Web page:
Monday Rockpile: The Long and Winding Road

Off-topic here.

Honestly, I have no idea what to write about this morning. So much of the season is missing from my immediate mind because I'm still kind of in denial that Colorado finished SO POORLY. When Colorado was effectively eliminated from postseason play (the Sunday loss against SFG), I had some trouble really focusing hard on the team from there. The only remaining high point of the season, Ubaldo's potential 20th win (which is ultimately a meaningless thing, as Ubaldo Jimenez had an excellent season, regardless of how a flawed tally represented him), was washed away by the tone that had been set the previous week or so: inability to hit any pitcher they faced (seriously, KYLE LOHSE?!).

Granted, complete inability to hit on the road was a theme set in like April or something and continued through countless angst-inducing road trips. Colorado hit for a 73 tOPS+ (thanks to user rururuland784 for breaking the ice on this particular metric, despite my horrible job of welcoming him/her), which is a measure of how well or poor a team hit relative to themselves, where 100 is average. Colorado posted a 127 tOPS+ at home, 73 on the road, indicating that they dipped 27% into their batting reserves to perform better at home, but that budgeted batting performance was charged to the road splits (it makes sense to me, alright?). 2009 showed the Rockies only dipping 16% into that budget, 13.5% in 2008, 15% in 2007.

Another nifty OPS+ metric called sOPS+ does roughly the same thing, but it's scaled to the league instead. Everybody hits worse on the road (as a whole), so that "worse on the road" sOPS+ will still be 100 for all of baseball. Colorado hit at an 86 sOPS+ rate.

More past the hop, skip, and jump.

That 73 tOPS+ doesn't stack well against the MLB mark of 94. The league as a whole hits 6% better at home and 6% worse on the road in 2010, 5% in 2009, 5% in 2008. So home field advantage does exist, but not nearly to the tune of 27%.

What this tells us is mostly what we know: that the poor road play isn't just a Coors Field effect, but they were downright worse on the road. At Coors Field, the Rockies were a hard-hitting team, posting an aggregate .298/.368/.498 line, good for an .866 OPS at home. On the road, .226/.303/.351, .654 OPS. The ISOs are exceptionally interesting to me. They posted a .200 IsoP (SLG-AVG - basically extra bases per AB) at home, which is pretty epic as far as power numbers go. 2009 was similarly epic, .194 IsoP. 2008 was a dip, but Colorado also had some big troubles then. A mere .176 IsoP. 2007 posted a .182 IsoP. The point is that we know Coors allows for big time power numbers.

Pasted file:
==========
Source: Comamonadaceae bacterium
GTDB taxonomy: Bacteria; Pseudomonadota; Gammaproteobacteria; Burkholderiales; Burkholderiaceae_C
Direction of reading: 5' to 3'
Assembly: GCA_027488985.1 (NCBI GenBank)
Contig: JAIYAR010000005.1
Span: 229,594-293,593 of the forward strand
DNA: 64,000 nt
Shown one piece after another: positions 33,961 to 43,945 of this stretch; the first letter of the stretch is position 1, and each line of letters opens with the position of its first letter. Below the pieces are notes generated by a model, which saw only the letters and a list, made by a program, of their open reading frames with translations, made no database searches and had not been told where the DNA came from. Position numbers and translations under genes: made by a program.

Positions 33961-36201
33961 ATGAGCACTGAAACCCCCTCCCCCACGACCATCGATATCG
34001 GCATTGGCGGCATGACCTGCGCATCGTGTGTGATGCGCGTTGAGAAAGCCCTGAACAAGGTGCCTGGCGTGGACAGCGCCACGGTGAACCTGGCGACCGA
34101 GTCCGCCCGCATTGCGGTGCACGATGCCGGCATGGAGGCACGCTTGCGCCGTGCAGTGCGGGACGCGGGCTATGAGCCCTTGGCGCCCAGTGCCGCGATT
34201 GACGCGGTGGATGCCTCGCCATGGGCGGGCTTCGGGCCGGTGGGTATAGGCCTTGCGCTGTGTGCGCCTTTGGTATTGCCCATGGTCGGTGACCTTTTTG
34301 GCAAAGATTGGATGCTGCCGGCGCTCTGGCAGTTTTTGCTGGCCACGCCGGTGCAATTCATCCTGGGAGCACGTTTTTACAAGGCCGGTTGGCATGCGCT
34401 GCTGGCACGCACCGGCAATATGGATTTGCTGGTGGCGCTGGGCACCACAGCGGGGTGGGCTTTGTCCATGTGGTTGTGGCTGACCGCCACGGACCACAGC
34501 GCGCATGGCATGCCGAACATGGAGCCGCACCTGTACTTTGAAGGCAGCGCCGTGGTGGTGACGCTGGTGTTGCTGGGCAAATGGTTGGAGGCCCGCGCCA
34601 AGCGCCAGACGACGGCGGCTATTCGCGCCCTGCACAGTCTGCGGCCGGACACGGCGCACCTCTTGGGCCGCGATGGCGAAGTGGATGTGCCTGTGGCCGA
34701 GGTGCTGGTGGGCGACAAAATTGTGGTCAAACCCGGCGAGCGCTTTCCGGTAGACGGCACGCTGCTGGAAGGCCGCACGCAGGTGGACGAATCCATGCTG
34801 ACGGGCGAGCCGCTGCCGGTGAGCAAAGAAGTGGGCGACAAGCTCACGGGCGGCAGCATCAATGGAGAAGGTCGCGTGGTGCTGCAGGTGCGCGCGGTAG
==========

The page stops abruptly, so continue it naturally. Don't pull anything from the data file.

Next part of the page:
The road is obviously going to be a dropoff in power, both on the whole "everyone's worse on the road" discovery, and hitting worse power away from Coors is like saying you can dropkick a soccer ball farther than a bowling ball. That hurt just thinking about. 2010 showed a .125 IsoP, 2009 a .164, 2008 .128, 2007 .134.

What's interesting is looking past the obvious "COORS POWER ETC" at the IsoD (which is OBP-AVG, basically extra times on base due to walks). 2010 sat at .070 home, .077 road. 2009: .080 home, .074 road. 2008: .072 home, .073 road. 2007, .074 home, .075 road.

Ok, so it's not an issue of getting on base via walk. OBP is still a problem, but it's almost entirely a batted-ball problem...right? Well, maybe.

Over the past 4 years, the Rockies have struck out more on the road than at home. Since 2007, Colorado has struck out in 17.44% of their PA at home, and 21.39% of their road PA. That's a discrepancy of nearly 4% over that 4 year stretch. Amusingly enough, the difference was 6.06% last year, while only 3.60% in 2010.

This flat out baffles me. They walk almost consistently between home and road, but strike out that much more on the road. I mean, we can clearly point the finger at the boost in strikeout numbers for a lot of the offensive woes while on the road, but they never hurt us NEARLY as severely on the road as they did in 2010.

So we've seen similar walk numbers, but a strikeout increase, and drastically worse batting splits. There's one last number to check, which will ignore walks, strikeouts, and home runs entirely, and that's BABIP. BABIP tends to get the bad rap for just being the end all excuse for a player performing poorly. Sometimes it's the truth, sometimes its impact is overblown. I figure it's at least worth exploring before I wrap this up.

Home BABIP

Road BABIP

Dropoff

2007

.333

.311

.022

2008

.316

.300

.016

2009

.323

.286

.037

2010

.341

.277

.064

Well, shoot. All this tells us is basically what we already know: that we hit really well at Coors, whether by luck or by line drive, and really poorly on the road. This was supposed to be the solution, you know. If the BABIP dropoff had looked even remotely close to the dropoff the prior 3 years, I'd just say 'ah HA, it's strikeouts! Hire me, Rockies!" but the fact remains that taking the free pass seems to be the only thing they do well on the road.

 

There isn't much more to expound upon regarding the road splits. I think Jim Armstrong sums it up well:

If you can make any sense out of these stats, kindly call Dan O'Dowd and let him in on the secret.

Or email him. CC me on that, please.

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